Remy Porter

Remy is a veteran developer who provides software for architectural installations with IonTank.

He's often on stage, doing improv comedy, but insists that he isn't doing comedy- it's deadly serious. You're laughing at him, not with him. That, by the way, is usually true- you're laughing at him, not with him.

The Sanity Check

by in CodeSOD on

I've been automating deployments at work, and for Reasons™, this is happening entirely in BASH. Those Reasons™ are that the client wants to use Salt, but doesn't want to give us access to their Salt environment. Some of our deployment targets are microcontrollers, so Salt isn't even an option.

While I know the shell well enough, I'm getting comfortable with more complicated scripts than I usually write, along with tools like xargs which may be the second best shell command ever invented. yes is the best, obviously.


Maximum Performance

by in CodeSOD on

There is some code, that at first glance, doesn’t seem great, but doesn’t leap out as a WTF. Stephe sends one such block.

double SomeClass::getMaxKeyValue(std::vector<double> list)
{
    double max = 0;
    for (int i = 0; i < list.size(); i++) {
        if (list[i] > max) {
            max = list[i];
        }
    }
    return max;
}

The Enabler

by in CodeSOD on

Shaneka works on software for an embedded device for a very demanding client. In previous iterations of the software, the client had made their own modifications to the device's code, and demanded they be incorporated. Over the years, more and more of the code came from the client, until the day when the client decided it was too much effort to maintain the ball of mud and just started demanding features.

One specific feature was a new requirement for turning the display on and off. Shaneka attempted to implement the feature, and it didn't work. No matter what she did, once they turned the display off, they simply couldn't turn it back on without restarting the whole system.


A Test Configuration

by in Representative Line on

Tyler Zale's organization is a automation success story of configuration-as-code. Any infrastructure change is scripted, those scripts are tested, and deployments happen at the push of a button.

They'd been running so smoothly that Tyler was shocked when his latest automated pull request for changes to their HAProxy load balancer config triggered a stack of errors long enough to circle the moon and back.


A/F Testing

by in CodeSOD on

A/B testing is a strange beast, to me. I understand the motivations, but to me, it smacks of "I don't know what the requirements should be, so I'll just randomly show users different versions of my software until something 'sticks'". Still, it's a standard practice in modern UI design.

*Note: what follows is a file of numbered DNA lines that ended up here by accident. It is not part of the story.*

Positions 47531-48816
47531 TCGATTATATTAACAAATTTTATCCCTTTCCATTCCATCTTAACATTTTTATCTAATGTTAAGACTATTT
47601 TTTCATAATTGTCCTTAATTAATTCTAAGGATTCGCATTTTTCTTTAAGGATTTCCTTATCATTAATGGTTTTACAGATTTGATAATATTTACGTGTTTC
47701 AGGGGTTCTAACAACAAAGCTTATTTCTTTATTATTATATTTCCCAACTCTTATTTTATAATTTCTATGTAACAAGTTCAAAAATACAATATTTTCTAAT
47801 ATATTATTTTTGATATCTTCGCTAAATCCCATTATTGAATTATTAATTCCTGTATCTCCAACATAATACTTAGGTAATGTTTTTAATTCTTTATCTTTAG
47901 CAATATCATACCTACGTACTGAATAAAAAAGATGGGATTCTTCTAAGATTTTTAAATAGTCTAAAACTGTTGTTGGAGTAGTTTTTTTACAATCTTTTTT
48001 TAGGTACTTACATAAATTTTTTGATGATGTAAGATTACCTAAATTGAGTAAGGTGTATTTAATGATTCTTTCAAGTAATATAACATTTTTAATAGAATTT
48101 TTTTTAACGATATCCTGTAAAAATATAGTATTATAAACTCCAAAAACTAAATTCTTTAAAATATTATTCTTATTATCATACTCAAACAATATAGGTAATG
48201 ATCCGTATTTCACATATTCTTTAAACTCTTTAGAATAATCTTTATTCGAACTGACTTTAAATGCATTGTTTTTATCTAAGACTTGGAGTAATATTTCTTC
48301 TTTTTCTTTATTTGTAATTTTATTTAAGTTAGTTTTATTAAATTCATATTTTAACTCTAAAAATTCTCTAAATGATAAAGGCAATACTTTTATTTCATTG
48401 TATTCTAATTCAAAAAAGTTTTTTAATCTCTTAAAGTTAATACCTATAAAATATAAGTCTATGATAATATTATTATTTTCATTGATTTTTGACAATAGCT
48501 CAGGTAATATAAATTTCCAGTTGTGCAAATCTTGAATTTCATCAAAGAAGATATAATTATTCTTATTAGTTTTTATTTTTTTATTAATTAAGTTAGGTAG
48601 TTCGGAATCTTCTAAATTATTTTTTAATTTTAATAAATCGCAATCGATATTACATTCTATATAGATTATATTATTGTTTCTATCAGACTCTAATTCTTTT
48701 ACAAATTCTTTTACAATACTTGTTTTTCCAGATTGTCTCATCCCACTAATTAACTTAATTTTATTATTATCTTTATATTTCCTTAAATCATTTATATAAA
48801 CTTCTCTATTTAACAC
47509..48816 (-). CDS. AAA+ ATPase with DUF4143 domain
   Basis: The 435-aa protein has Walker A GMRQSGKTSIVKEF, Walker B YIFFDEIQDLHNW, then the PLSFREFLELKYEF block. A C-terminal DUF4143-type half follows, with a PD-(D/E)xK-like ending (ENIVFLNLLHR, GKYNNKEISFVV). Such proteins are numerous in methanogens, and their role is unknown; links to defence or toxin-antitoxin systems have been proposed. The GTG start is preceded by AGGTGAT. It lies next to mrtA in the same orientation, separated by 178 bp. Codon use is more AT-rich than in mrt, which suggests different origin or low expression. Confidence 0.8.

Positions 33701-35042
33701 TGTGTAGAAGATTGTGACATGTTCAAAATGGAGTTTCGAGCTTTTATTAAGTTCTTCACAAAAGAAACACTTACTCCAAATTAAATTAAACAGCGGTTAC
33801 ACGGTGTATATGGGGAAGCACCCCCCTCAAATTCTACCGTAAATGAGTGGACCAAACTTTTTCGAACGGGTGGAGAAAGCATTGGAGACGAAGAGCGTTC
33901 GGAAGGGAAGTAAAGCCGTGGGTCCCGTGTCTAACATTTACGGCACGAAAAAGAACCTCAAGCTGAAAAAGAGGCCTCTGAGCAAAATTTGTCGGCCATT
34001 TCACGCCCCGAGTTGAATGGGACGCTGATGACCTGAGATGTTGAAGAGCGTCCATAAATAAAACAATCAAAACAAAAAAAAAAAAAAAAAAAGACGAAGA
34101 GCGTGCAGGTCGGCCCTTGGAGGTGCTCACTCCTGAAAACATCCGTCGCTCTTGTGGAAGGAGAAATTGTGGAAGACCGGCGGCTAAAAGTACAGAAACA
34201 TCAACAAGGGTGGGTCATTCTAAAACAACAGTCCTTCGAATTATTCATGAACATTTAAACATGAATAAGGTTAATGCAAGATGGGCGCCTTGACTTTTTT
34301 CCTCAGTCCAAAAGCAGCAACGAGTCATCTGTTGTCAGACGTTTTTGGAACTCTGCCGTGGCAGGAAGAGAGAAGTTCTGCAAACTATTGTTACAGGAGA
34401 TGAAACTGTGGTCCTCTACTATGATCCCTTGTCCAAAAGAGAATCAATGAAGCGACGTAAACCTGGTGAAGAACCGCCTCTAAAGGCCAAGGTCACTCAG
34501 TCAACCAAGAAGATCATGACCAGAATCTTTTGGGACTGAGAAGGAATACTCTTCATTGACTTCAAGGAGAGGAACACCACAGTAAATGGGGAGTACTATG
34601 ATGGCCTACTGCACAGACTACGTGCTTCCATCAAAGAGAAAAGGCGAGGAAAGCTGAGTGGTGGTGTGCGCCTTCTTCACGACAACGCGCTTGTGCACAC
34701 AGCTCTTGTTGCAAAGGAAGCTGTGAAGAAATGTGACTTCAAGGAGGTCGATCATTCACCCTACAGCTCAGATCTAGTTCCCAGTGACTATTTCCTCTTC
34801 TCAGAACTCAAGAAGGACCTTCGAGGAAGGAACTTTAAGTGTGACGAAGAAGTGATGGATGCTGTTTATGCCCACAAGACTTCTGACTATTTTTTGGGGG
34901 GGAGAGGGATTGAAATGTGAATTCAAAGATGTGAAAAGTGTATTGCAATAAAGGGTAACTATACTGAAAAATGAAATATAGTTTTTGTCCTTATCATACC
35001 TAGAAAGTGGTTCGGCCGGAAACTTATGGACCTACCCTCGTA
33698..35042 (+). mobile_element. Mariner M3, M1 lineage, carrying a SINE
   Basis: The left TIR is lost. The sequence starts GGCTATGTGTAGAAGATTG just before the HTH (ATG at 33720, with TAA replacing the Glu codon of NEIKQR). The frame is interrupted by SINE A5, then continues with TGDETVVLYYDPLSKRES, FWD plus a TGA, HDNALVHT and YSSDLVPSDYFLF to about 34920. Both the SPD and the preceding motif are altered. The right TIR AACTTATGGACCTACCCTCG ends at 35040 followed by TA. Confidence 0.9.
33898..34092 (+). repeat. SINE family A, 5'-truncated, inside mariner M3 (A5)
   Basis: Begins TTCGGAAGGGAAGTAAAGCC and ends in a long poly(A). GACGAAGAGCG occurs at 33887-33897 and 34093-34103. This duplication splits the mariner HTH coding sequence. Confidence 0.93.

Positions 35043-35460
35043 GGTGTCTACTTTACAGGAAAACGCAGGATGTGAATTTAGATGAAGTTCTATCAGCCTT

What isn't standard is this little blob of code sent to us anonymously. It was found in a bit of code responsible for A/B testing.


Modern Art: The Funnel

by in CodeSOD on

They say a picture is worth a thousand words, and when it's a picture of code, you could say that it contains a thousand words, too. Especially when it's bad code.

A 35 line enum definition which channels down to a funnel shape, I apologize for not providing the code in textual form, but honestly, this needs to be seen to be believed

Here we have a work of true art. The symmetry hearkens back to the composition of a frame of a Wes Anderson film, and the fact that this snippet starts on line 418 tells us that there's more to this story, something exotic happening just outside of frame. The artist is actively asking questions about what we know is true, with the method calls? —I think they're method calls— which take too many parameters, most of which are false. There are hints of an Inner Platform, but they're left for the viewer to discover. And holding it all together are the funnel-like lines which pull the viewer's eyes, straight through the midline, all the way down to the final DataType.STRING, which really says it all, doesn't it? DataType.STRING indeed.


Aggregation of Concatenation

by in Representative Line on

A few years back, JSON crossed the “really good hammer” threshold. It has a good balance of being human readable, relatively compact, and simple to parse. It thus has become the go-to format for everything. “KoHHeKT” inherited a service which generates some JSON from an in-memory tree structure. This is exactly the kind of situation where JSON shines, and it would be trivial to employ one of the many JSON serialization libraries available for C# to generate JSON on demand.

Orrrrr… you could use LINQ aggregations, string formatting and trims…


Return of the Mask

by in CodeSOD on

Sometimes, you learn something new, and you suddenly start seeing it show up anywhere. The Baader-Meinhof Phenomenon is the name for that. Sometimes, you see one kind of bad code, and the same kind of bad code starts showing up everywhere. Yesterday we saw a nasty attempt to use bitmasks in a loop.

Today, we have Michele’s contribution, of a strange way of interacting with bitmasks. The culprit behind this code was a previous PLC programmer, even if this code wasn’t running straight on the PLC.


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